The job of the SEO is to help you optimize your site for each of these signals, getting your site to play nice with them all as best as possible. SEOs leverage those things they do have control over, and try to influence those things they don't, hoping that the search engines like what's being done and rank the site according to your wishes. Visitors too are affected either positively or negatively, all of which must be factored into any change being made, or those that have been made.
Trying to look at every last minute detail of SEO is rarely advantageous for the global campaign. One can get mired in the details of getting it just right, only to find out that something else has had an effect on the rankings. Instead, a more broad-brush change somewhere else might have more of an impact.
SEO is a puzzle. Thousands of pieces that somehow fit together to make a picture. My wife, our kids and I recently spent a month working our way through a puzzle. What we found was that looking at the partially competed puzzle didn't always give us an accurate picture of any specific piece we were looking for. Until we looked at the box--the big picture--we didn't really know what we should be looking for amid all the possibilities.
SEOs must look at the big picture while adjusting the small pieces. Sometimes, it's only by looking at the big picture that you really know what pieces need to be optimized.
One of the dichotomies of SEO is striking the balance between working for rankings and working to get conversions. You need rankings to bring in traffic, but rankings that don't produce converting traffic is fruitless. Many businesses hire SEOs for the sole purposes of enhancing their rankings and complain if they aren't in the top three, even if business has grown several hundred percent since the SEO took over. It's a strange response to such remarkable growth, but it's due to the fact that the business owner is looking at one factor while ignoring the other.
On the other hand, if the SEO got the rankings the business owner wanted, but that didn't do anything to increase business growth, all their success won't keep the business as a client. By and large, SEO has to deliver what the client needs (converting traffic), while also delivering what they want (rankings), regardless of how relevant their wants contribute to their bottom line.
SEO takes time; of that there is no doubt. Once you get the low-hanging fruit of SEO, what's left is, well, everything else. It's the SEO's job to determine which pieces of the puzzle are going to provide the most benefit for the least amount of time. It's easy to get caught up in the minute details. More than once I found myself focusing on something that takes a lot of time but has low benefit.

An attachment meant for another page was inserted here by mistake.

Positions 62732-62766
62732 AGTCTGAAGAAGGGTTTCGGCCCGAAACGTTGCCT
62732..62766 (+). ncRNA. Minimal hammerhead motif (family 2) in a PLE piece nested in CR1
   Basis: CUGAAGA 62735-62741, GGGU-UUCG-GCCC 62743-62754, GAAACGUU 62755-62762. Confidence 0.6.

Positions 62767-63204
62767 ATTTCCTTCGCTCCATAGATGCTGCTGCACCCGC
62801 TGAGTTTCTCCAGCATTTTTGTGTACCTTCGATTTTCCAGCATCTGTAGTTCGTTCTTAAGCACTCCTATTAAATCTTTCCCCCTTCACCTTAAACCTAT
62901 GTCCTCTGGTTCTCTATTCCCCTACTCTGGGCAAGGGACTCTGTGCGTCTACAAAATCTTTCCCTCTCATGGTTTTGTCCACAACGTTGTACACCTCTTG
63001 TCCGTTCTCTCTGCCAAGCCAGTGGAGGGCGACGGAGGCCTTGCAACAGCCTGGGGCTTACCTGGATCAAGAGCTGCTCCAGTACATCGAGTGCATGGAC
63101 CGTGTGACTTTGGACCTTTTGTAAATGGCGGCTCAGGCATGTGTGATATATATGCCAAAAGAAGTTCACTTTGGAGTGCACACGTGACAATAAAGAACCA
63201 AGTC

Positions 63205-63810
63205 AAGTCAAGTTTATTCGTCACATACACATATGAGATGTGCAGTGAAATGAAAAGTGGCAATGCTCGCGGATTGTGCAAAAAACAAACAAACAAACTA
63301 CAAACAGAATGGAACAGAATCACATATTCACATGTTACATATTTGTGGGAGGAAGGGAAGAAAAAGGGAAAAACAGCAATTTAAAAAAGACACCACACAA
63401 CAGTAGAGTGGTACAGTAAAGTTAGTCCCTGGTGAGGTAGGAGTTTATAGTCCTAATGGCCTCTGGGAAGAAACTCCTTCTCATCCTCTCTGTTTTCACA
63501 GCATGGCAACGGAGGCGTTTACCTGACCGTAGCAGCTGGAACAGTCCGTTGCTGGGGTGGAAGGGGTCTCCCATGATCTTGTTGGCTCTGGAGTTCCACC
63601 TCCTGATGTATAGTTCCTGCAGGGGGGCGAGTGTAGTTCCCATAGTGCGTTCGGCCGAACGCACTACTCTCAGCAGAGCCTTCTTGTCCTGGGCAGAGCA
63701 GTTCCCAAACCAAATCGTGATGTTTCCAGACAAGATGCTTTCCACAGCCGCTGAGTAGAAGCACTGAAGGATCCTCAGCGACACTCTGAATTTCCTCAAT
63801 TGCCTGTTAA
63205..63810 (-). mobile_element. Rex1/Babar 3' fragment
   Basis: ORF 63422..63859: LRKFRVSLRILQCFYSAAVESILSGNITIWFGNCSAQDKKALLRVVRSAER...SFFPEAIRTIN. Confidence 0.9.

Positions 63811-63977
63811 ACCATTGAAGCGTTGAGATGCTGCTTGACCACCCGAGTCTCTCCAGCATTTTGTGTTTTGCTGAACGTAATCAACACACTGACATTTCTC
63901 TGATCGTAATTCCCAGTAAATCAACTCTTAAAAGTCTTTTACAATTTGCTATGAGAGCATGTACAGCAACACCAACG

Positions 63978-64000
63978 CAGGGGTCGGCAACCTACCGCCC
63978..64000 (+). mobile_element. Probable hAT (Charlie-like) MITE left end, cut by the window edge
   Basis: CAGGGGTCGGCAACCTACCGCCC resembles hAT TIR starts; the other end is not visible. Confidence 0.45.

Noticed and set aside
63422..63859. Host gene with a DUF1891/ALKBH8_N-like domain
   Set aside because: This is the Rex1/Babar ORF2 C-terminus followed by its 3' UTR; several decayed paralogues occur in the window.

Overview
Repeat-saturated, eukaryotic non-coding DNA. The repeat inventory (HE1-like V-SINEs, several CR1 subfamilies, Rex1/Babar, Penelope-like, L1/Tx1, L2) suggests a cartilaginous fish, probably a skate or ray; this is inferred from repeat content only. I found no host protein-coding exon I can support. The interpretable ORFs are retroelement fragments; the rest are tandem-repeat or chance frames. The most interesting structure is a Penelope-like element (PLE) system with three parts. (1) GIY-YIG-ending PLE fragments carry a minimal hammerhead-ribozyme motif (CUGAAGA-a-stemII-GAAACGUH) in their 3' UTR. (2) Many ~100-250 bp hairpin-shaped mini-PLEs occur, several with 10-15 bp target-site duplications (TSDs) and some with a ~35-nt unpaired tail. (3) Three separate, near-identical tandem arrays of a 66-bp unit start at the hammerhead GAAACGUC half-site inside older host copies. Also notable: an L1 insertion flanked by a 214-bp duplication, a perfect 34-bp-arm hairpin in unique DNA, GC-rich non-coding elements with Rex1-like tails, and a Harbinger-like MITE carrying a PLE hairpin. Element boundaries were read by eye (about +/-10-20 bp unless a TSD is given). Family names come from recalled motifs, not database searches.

That's an easy mistake to make. You identify a problem and seek to resolve it. Unfortunately, while you're resolving that issue, one of more urgency remains hidden, just waiting for more research to uncover it. The key is to learn which signals provide the greatest benefit for the least amount of time involved. But every site is different. Again, once you get past the obvious, you're left with everything else.
Which is right where the law of diminishing returns kicks in. But the problem is, when it comes to SEO, we don't know what we don't know, so we often work on what we do--spending our time on the known issues, putting off the unknown until that's the only thing left.
It's nearly impossible to create a perfectly optimized site in a short amount of time. But, over time, you can create a very near perfectly performing website. Of course, "performing" can mean many different things, but we all want the same thing: more business success. That may come with rankings, that may come with higher conversions, or that may come with a combo of both. Hopefully, the latter.
But SEO doesn't happen in a day. It happens over time. It took us a month for my family to finish the puzzle together. Of course, that's just a puzzle. SEO doesn't come in a box, the pieces don't always fit perfectly (they have to be tested), and you don't tear it apart and put it back on the shelf when you're done. But that's because it's never really done. It's a pretty complicated puzzle!
There are a lot of factors that play into how a website performs and achieves a company's goals. Knowing and understanding those factors is important, but not everything is worth equal time and consideration. Obsessing over details pays off only to the point that they will have a positive impact on achieving the desired results. It's the big picture that is far more important. In all of your SEO expectations, keep an eye on the big picture and find the pieces that help you get there the fastest. You don't have to have a finished puzzle to begin enjoying the results of the pieces that come together.
Stoney deGeyter is the President of Pole Position Marketing, a leading search engine optimization and marketing firm helping businesses grow since 1998. Stoney is a frequent speaker at website marketing conferences and has published hundreds of helpful SEO, SEM and small business articles.
If you'd like Stoney deGeyter to speak at your conference, seminar, workshop or provide in-house training to your team, contact him via his site or by phone at 866-685-3374.
Stoney pioneered the concept of Destination Search Engine Marketing which is the driving philosophy of how Pole Position Marketing helps clients expand their online presence and grow their businesses. Stoney is Associate Editor at Search Engine Guide and has written several SEO and SEM e-books including E-Marketing Performance; The Best Damn Web Marketing Checklist, Period!; Keyword Research and Selection, Destination Search Engine Marketing, and more.
Stoney has five wonderful children and spends his free time reviewing restaurants and other things to do in Canton, Ohio.
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